Linux Know-How provides a collection of introductory texts on often needed Linux skills.

Finding files

find / -name "filename"

Find the file called "filename" on your file system starting the search from the root directory "/". The "filename" may contain wildcards (*,?).

The find command is very powerful. It has many options that will let you search for files in a variety of ways e.g., by date, size, permissions, owner, .... Yet some search queries can take you more than a minute to compose. See info find. Here are some more complex examples for using find to accomplish some useful tasks.

find $HOME -name core -exec rm -f {} \;

The above command finds files named "core", starting from your home directory. For each such file found, it perform the action "rm -f" (force-deleting the file). The {} stands for the file found, and the "\" terminates the command list.

find /dev -user "peter" |more

The above command prints the filename for all devices owned by user "peter". Printing the filename is the default "action" of find, so it does not have to be specified if this is all I need.

find /home/peter -nouser -exec ls -l {} \; -ok chown peter.peter {} \;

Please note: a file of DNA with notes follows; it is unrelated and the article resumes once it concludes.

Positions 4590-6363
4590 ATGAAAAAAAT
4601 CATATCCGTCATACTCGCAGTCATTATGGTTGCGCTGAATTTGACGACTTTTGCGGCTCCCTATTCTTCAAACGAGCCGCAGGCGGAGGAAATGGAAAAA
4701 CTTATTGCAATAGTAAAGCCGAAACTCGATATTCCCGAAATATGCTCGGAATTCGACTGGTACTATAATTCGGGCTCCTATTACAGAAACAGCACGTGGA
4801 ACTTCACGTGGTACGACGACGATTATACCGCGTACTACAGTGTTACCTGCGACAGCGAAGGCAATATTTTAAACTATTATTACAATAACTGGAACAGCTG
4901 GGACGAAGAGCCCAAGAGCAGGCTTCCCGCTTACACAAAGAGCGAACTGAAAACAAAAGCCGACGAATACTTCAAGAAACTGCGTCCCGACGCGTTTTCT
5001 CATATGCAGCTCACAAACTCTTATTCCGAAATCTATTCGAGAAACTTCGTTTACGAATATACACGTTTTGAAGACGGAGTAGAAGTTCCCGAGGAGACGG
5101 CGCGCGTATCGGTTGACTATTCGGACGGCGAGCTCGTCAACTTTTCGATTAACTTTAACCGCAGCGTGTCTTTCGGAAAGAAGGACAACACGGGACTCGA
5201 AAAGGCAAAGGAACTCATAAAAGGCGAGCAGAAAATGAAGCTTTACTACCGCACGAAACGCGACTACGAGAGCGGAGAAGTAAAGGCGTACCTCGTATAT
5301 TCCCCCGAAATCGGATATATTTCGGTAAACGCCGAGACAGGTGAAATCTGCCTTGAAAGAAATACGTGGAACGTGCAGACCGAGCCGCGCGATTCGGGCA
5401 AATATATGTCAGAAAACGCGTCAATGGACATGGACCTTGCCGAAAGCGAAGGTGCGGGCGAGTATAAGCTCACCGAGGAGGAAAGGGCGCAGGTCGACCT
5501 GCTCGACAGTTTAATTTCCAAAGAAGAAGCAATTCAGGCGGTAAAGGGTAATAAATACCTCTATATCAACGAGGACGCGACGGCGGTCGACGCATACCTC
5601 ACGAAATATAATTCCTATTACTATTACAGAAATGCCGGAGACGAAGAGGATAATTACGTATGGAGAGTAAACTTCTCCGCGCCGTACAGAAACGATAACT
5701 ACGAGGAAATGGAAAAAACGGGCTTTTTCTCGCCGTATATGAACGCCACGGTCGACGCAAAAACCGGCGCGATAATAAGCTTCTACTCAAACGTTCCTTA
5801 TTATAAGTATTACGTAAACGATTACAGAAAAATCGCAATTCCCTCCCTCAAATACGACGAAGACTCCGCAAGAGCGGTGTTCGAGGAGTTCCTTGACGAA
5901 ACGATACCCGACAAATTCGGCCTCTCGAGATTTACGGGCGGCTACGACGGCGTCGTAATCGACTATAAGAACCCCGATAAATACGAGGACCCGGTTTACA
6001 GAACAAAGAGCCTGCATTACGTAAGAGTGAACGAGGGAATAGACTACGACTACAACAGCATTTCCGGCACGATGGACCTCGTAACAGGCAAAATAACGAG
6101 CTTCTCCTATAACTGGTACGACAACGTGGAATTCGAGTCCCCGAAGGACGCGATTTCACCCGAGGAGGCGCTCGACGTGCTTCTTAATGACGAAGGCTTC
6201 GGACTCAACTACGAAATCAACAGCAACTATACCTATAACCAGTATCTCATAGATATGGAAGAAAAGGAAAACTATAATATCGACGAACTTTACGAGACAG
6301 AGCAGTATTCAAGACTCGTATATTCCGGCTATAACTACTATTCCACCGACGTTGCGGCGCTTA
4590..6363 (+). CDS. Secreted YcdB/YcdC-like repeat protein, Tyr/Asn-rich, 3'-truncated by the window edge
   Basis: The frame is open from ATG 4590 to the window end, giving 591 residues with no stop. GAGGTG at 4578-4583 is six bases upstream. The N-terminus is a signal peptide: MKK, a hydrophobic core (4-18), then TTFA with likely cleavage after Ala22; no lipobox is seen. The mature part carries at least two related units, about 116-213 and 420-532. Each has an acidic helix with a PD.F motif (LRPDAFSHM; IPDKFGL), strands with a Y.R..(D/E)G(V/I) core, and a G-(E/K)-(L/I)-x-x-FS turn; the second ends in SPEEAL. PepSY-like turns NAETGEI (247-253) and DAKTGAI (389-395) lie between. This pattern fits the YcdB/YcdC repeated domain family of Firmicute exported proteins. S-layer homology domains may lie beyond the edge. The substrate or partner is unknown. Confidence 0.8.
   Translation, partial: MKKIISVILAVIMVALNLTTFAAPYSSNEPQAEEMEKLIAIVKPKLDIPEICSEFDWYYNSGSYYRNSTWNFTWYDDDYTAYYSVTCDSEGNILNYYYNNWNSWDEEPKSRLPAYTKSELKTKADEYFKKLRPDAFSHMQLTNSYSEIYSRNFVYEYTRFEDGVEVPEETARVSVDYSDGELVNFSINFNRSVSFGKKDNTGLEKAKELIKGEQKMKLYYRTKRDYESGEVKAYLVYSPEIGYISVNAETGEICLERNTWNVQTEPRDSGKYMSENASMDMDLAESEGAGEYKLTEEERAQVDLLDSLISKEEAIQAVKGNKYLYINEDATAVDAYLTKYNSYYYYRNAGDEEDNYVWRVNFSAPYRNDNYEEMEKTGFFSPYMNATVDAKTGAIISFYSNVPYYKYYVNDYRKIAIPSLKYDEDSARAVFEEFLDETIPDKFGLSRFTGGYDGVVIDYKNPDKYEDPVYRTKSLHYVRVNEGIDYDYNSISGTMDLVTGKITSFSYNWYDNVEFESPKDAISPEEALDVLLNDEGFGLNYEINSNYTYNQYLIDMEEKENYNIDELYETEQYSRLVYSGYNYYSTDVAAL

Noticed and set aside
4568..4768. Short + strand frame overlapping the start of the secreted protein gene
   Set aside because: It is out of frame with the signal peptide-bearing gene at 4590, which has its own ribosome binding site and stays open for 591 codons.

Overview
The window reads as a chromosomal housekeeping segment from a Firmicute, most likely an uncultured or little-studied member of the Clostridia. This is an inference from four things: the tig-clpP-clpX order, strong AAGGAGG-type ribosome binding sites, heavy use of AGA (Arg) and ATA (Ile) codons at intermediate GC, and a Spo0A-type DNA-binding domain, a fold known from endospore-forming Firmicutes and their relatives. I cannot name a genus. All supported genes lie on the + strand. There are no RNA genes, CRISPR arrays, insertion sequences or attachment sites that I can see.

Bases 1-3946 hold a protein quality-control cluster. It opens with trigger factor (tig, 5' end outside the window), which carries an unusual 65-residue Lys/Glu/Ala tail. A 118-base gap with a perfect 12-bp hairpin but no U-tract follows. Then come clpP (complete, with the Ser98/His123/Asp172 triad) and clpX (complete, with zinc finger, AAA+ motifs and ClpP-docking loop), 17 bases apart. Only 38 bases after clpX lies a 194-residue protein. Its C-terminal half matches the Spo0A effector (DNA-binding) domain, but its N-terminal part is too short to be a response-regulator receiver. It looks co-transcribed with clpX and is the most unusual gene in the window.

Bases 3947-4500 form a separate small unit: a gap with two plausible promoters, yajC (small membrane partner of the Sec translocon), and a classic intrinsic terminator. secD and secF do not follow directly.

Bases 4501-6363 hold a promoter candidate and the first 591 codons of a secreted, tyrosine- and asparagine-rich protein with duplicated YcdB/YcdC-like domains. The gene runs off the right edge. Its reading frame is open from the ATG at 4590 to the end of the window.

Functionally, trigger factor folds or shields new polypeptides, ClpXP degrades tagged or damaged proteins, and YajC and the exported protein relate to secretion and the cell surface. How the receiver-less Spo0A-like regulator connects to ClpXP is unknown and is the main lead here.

Find files without a valid owner in the /home/peter directory. List the file in a long format. Then prompt to change the ownership to the user "peter" and the group "peter". You probably need to be root to hand over the ownership of a file.

locate filename

Find the file name which contains the string "filename". Easier and faster than the previous command but depends on a database that normally rebuilds at night, so you cannot find a file that was just saved to the file system. To force the immediate update of the database, I may do (as root): updatedb&.

which executable_name

Show me the full path to the executable that would run if I just typed its name on the command line. For example, this commmand:

which mozilla

on my system produces:


whereis command

Print the locations for the binary, source, and manual page files of the command "command".

rgrep -r 'celeste' . |more

grep -r 'celeste' . |more

(Two commands, use the one that works on your system.) Search all files in the current directory and all its subdirectories (the option "-r" stands for "recursive") for the example string "celeste". Print the filename and the line in the file that contains the searched string.

kfind &

(in X terminal). A GUI front-end to find and grep. Very nice. The & at the end of the command makes kfind run in the background so that the X terminal remains available.

Last Update: 2010-12-16